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Report

Call for inputs to a report on "the right to privacy in the digital age (2022)"

Issued by

OHCHR

Published

02 September 2022

Report

Issued by Office of the High Commissioner for Human Rights

Subjects

Civic space, Digital privacy

Symbol Number

A/HRC/51/17

Background

Objectives

On 7 October 2021, the Human Rights Council adopted resolution 48/4 on “The right to privacy in the digital age”. Paragraph 11 of the resolution requested the United Nations High Commissioner for Human Rights " to prepare a written report identifying recent trends and challenges with regard to the human right to privacy, including those addressed in the present resolution, to identify and clarify related human rights principles, safeguards and best practices, and to present the report to the Human Rights Council at its fifty-first session, to be followed by an interactive dialogue”.

Key questions and types of input sought

The Office of the United Nations High Commissioner for Human Rights now invites all relevant stakeholders to provide inputs for the preparation of the thematic report, focusing on the following aspects:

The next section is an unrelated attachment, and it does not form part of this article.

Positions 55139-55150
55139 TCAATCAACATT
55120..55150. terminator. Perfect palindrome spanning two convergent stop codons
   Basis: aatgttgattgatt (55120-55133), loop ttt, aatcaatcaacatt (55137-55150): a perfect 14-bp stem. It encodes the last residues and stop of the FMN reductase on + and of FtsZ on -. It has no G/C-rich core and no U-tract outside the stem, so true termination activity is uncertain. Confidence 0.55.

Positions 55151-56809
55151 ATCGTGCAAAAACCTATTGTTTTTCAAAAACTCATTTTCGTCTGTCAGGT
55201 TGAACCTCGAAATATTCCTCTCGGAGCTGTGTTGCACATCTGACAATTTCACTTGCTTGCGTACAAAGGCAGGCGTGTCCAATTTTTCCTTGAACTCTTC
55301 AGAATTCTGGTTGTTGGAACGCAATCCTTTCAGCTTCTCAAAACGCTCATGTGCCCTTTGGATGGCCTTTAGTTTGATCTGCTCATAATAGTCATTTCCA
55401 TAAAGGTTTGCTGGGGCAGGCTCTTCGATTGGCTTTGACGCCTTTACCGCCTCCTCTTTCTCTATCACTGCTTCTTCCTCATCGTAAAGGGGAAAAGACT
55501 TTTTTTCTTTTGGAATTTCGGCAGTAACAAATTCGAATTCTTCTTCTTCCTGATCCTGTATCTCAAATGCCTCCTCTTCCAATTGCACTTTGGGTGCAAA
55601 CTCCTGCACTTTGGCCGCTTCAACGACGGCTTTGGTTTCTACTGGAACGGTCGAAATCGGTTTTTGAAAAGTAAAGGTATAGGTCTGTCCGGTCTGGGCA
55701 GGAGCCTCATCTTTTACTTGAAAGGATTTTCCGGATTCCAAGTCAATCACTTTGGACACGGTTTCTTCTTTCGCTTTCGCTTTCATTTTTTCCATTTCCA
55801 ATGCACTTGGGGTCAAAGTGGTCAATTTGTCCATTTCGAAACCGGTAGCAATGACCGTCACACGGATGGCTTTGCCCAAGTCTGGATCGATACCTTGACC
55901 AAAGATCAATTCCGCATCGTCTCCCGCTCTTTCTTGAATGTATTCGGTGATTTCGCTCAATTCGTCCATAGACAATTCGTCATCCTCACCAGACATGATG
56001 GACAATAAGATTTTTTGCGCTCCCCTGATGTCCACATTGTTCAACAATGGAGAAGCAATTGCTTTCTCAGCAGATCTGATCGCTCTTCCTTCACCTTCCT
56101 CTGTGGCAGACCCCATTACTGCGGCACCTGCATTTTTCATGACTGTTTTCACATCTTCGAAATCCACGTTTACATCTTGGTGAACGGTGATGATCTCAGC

• trends and challenges with regard to the promotion and protection of the right to privacy in the digital age;
  • related human rights principles, safeguards and best practices.

The following list of issues, albeit not meant to be exhaustive, aims to assist interested stakeholders in preparing their submission:

  • targeted and mass surveillance, including of journalists and human rights defenders;
  • access of state authorities to personal data collected by companies, including in cross-border contexts;
  • use of publicly accessible information and data by state authorities, for example when monitoring social media;
  • measures relying on digital technology taken to combat the Covid-19 pandemic;
  • digital identity systems rolled out by States and companies;
  • use of biometrics for identification and authentication;
  • use of encryption and anonymity technologies;
  • tracking of internet users;
  • new or rapidly evolving technologies or business models, including blockchain-based products and services and neurotechnology;
  • discriminatory impacts of privacy invasions on individuals and/or groups at risk.